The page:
1/25 – Peter Mills takes the stand
The contested case hearings reached the 30-day mark with witnesses representing TMT opponents continuing to take the stand.
Peter Mills, an anthropology professor at the University of Hawaii at Hilo, testified against the construction of the Thirty Meter Telescope. As a qualified archaeologist, Mills said he felt the contractors hired by TMT did a good job in physically conducting archaeological inventory surveys to search for potential cultural findings at the planned TMT site.
Mills acknowledged the voluminous work conducted between 2005 and 2010 by Pacific Consulting Services, Inc. (PCSI) on Archaeological Inventory Surveys (AIS) and a Cultural Resources Management Plan (CRMP) prepared as part of the project’s Environmental Impact Statement, as well as the additional AIS work conducted at the TMT site by Cultural Surveys Hawaiʻi, Inc. in 2013 and 2015.
The 2013 archaeological inventory survey concluded that no surface archaeological features were observed; nor were there any cultural deposits, artifacts, or human skeletal remains. It was also reported that there are no historic properties or burials on the TMT site. The report was reviewed and accepted by the Department of Land and Natural Resources’ State Historic Preservation Division (SHPD) in December 2013.
Mills disagreed on the archaeological survey’s specific focus on only the TMT site. He also brought up concerns of the Maunakea view planes affected by TMT and how it could affect native cultural practices.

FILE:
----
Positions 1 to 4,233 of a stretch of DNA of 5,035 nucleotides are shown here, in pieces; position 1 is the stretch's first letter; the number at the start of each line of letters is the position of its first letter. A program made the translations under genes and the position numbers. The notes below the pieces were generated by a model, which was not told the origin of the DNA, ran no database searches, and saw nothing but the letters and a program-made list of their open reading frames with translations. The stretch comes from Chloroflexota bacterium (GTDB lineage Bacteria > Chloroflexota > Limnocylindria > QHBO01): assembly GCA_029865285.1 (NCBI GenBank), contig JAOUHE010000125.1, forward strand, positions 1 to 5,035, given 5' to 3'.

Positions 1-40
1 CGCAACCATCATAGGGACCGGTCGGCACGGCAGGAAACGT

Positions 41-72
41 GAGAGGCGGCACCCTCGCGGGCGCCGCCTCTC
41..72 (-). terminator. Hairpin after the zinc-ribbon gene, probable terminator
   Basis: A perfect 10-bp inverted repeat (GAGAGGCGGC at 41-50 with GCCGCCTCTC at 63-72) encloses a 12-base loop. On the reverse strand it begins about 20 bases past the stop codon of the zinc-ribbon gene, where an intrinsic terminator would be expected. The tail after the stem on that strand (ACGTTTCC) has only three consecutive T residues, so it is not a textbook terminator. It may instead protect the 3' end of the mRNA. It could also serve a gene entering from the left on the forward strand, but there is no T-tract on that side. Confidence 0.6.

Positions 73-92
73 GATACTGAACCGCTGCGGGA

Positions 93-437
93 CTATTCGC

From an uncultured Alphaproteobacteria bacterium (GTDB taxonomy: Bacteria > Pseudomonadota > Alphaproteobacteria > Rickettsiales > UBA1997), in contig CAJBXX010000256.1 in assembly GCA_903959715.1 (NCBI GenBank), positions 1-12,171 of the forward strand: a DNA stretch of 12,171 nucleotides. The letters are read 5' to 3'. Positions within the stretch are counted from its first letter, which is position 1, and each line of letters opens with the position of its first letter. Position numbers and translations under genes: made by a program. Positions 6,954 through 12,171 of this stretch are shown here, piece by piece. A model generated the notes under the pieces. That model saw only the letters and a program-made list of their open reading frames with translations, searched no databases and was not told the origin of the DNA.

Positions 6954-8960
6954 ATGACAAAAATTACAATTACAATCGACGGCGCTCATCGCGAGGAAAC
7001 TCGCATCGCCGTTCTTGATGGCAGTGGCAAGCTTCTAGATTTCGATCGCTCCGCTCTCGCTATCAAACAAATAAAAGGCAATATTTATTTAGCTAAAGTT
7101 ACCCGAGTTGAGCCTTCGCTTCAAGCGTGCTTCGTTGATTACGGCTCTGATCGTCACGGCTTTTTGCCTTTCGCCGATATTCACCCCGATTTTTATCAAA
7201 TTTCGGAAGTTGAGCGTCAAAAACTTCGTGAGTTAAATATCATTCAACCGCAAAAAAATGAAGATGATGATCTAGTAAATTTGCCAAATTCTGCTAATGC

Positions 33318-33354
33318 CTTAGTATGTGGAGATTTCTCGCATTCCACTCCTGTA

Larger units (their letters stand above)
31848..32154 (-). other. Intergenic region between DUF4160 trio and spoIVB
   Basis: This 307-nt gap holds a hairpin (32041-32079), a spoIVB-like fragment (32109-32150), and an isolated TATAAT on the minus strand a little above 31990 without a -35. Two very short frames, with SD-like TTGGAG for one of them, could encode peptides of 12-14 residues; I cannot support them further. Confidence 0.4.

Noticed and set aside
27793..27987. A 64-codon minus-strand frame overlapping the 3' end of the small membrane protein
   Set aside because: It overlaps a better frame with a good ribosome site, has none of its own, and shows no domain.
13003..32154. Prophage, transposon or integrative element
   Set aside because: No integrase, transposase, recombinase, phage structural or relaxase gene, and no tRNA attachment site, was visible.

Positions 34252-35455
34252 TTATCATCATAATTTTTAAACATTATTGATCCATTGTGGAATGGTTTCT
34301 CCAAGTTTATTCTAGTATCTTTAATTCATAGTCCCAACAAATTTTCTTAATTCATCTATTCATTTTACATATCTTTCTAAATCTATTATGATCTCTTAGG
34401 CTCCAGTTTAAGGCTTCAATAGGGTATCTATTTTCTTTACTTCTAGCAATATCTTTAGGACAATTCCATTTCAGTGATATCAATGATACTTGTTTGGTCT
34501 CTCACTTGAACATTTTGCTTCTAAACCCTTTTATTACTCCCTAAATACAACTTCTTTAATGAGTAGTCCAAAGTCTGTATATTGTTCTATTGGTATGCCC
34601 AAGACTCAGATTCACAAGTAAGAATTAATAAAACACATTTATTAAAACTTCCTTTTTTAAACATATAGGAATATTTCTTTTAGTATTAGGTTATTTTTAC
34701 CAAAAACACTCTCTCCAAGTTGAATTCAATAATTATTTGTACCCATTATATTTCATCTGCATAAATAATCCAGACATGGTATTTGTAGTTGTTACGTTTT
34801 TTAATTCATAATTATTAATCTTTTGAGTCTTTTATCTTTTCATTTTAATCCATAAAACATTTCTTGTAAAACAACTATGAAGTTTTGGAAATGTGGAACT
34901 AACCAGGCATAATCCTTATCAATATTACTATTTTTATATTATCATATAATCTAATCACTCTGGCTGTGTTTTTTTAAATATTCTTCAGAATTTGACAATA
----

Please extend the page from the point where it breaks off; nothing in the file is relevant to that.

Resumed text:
Attorneys representing the University of Hawaii pointed out that many of his concerns were addressed in the TMT project’s environmental impact statement approved by the Governor in 2010.
During cross examination by UH attorney Pete Manaut, Mills acknowledged he did not provide comments or concerns during the AIS process, although there was a required time period to allow for public comment. Mills did provide comments during the project’s EIS process that were formally addressed in that process that concluded in 2010.
Manaut also quizzed Mills about his understanding of the exact location of TMT on Maunakea and any affected view planes caused by the TMT construction. The Thirty Meter Telescope would be built away from the Maunakea summit and would only be visible from only 15 percent of Hawaii Island from the Waimea region.
Cross examination of Mills was completed by the end of today’s hearing. Tomorrow, the contested case parties are required to attend tomorrow’s hearing to determine the testimony schedule for February.